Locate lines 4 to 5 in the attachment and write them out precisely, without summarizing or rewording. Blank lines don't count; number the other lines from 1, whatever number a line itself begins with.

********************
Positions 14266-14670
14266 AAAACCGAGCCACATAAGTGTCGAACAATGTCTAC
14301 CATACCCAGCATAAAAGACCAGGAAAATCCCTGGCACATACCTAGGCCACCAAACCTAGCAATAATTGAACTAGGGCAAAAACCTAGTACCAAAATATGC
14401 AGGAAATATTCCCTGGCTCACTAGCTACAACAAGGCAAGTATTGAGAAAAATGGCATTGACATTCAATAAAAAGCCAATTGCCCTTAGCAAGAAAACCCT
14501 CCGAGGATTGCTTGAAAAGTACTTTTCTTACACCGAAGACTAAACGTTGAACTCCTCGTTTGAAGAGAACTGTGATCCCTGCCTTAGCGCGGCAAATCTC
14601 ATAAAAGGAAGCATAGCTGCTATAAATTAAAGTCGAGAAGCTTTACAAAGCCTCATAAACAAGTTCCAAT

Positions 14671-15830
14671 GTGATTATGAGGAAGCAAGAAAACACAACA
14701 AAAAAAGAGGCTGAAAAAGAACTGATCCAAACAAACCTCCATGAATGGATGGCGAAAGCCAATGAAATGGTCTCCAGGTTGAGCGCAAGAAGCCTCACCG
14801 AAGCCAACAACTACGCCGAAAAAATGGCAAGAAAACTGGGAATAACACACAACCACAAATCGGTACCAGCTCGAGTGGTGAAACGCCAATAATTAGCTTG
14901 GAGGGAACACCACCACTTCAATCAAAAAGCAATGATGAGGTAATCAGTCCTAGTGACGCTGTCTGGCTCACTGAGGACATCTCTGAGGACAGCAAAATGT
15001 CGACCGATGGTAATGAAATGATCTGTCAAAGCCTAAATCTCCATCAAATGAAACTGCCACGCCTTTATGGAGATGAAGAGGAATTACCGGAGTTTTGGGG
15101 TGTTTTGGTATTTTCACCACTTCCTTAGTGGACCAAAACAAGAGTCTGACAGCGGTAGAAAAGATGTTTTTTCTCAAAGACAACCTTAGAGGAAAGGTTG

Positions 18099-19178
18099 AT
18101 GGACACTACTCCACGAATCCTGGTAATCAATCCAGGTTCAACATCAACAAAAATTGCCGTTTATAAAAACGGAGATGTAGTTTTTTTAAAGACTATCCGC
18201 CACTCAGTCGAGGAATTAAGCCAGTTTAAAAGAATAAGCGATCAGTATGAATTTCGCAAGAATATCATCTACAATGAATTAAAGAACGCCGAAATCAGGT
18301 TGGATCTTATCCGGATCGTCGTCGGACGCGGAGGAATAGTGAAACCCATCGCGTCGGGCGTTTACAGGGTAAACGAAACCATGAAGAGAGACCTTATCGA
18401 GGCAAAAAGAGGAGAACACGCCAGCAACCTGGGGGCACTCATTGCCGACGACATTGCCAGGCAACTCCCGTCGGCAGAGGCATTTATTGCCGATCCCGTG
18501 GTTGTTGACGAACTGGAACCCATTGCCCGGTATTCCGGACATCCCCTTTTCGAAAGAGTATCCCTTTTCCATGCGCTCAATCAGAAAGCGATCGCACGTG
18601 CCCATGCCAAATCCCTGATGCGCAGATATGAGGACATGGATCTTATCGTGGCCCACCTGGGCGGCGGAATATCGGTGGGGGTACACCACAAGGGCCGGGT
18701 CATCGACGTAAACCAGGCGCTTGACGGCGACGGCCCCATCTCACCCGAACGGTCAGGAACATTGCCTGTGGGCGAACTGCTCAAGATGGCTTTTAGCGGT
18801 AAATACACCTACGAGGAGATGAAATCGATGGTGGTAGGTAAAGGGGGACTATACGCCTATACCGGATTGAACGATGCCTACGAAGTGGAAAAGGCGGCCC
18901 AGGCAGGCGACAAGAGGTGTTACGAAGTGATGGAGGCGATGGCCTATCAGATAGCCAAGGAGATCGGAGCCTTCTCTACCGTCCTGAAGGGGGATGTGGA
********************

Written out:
14401 AGGAAATATTCCCTGGCTCACTAGCTACAACAAGGCAAGTATTGAGAAAAATGGCATTGACATTCAATAAAAAGCCAATTGCCCTTAGCAAGAAAACCCT
14501 CCGAGGATTGCTTGAAAAGTACTTTTCTTACACCGAAGACTAAACGTTGAACTCCTCGTTTGAAGAGAACTGTGATCCCTGCCTTAGCGCGGCAAATCTC